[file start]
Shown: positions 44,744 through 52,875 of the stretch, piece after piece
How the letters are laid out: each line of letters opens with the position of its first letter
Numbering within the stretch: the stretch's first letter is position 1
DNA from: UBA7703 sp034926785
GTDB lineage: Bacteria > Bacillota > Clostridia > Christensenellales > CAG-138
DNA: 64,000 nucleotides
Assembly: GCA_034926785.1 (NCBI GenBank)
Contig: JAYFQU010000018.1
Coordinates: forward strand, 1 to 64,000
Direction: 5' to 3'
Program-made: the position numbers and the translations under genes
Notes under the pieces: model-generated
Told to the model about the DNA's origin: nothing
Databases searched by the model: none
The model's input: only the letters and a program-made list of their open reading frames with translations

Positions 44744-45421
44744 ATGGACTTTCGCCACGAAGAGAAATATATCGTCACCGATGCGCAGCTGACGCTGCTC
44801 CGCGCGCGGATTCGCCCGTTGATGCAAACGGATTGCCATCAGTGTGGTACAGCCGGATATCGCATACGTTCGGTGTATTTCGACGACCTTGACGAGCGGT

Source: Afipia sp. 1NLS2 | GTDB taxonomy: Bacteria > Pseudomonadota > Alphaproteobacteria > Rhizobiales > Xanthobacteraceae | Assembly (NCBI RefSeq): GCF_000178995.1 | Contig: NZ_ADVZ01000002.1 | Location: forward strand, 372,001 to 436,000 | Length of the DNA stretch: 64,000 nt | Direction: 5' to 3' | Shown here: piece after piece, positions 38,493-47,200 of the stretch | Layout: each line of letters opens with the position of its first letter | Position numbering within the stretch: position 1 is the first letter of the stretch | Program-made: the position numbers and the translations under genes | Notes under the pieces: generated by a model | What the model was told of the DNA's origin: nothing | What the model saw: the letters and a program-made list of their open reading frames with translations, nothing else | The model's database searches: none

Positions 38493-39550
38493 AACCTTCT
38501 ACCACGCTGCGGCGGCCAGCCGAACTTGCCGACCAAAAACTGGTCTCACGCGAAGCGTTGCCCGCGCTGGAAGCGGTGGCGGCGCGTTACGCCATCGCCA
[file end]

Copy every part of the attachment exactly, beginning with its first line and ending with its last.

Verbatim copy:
Shown: positions 44,744 through 52,875 of the stretch, piece after piece
How the letters are laid out: each line of letters opens with the position of its first letter
Numbering within the stretch: the stretch's first letter is position 1
DNA from: UBA7703 sp034926785
GTDB lineage: Bacteria > Bacillota > Clostridia > Christensenellales > CAG-138
DNA: 64,000 nucleotides
Assembly: GCA_034926785.1 (NCBI GenBank)
Contig: JAYFQU010000018.1
Coordinates: forward strand, 1 to 64,000
Direction: 5' to 3'
Program-made: the position numbers and the translations under genes
Notes under the pieces: model-generated
Told to the model about the DNA's origin: nothing
Databases searched by the model: none
The model's input: only the letters and a program-made list of their open reading frames with translations

Positions 44744-45421
44744 ATGGACTTTCGCCACGAAGAGAAATATATCGTCACCGATGCGCAGCTGACGCTGCTC
44801 CGCGCGCGGATTCGCCCGTTGATGCAAACGGATTGCCATCAGTGTGGTACAGCCGGATATCGCATACGTTCGGTGTATTTCGACGACCTTGACGAGCGGT

Source: Afipia sp. 1NLS2 | GTDB taxonomy: Bacteria > Pseudomonadota > Alphaproteobacteria > Rhizobiales > Xanthobacteraceae | Assembly (NCBI RefSeq): GCF_000178995.1 | Contig: NZ_ADVZ01000002.1 | Location: forward strand, 372,001 to 436,000 | Length of the DNA stretch: 64,000 nt | Direction: 5' to 3' | Shown here: piece after piece, positions 38,493-47,200 of the stretch | Layout: each line of letters opens with the position of its first letter | Position numbering within the stretch: position 1 is the first letter of the stretch | Program-made: the position numbers and the translations under genes | Notes under the pieces: generated by a model | What the model was told of the DNA's origin: nothing | What the model saw: the letters and a program-made list of their open reading frames with translations, nothing else | The model's database searches: none

Positions 38493-39550
38493 AACCTTCT
38501 ACCACGCTGCGGCGGCCAGCCGAACTTGCCGACCAAAAACTGGTCTCACGCGAAGCGTTGCCCGCGCTGGAAGCGGTGGCGGCGCGTTACGCCATCGCCA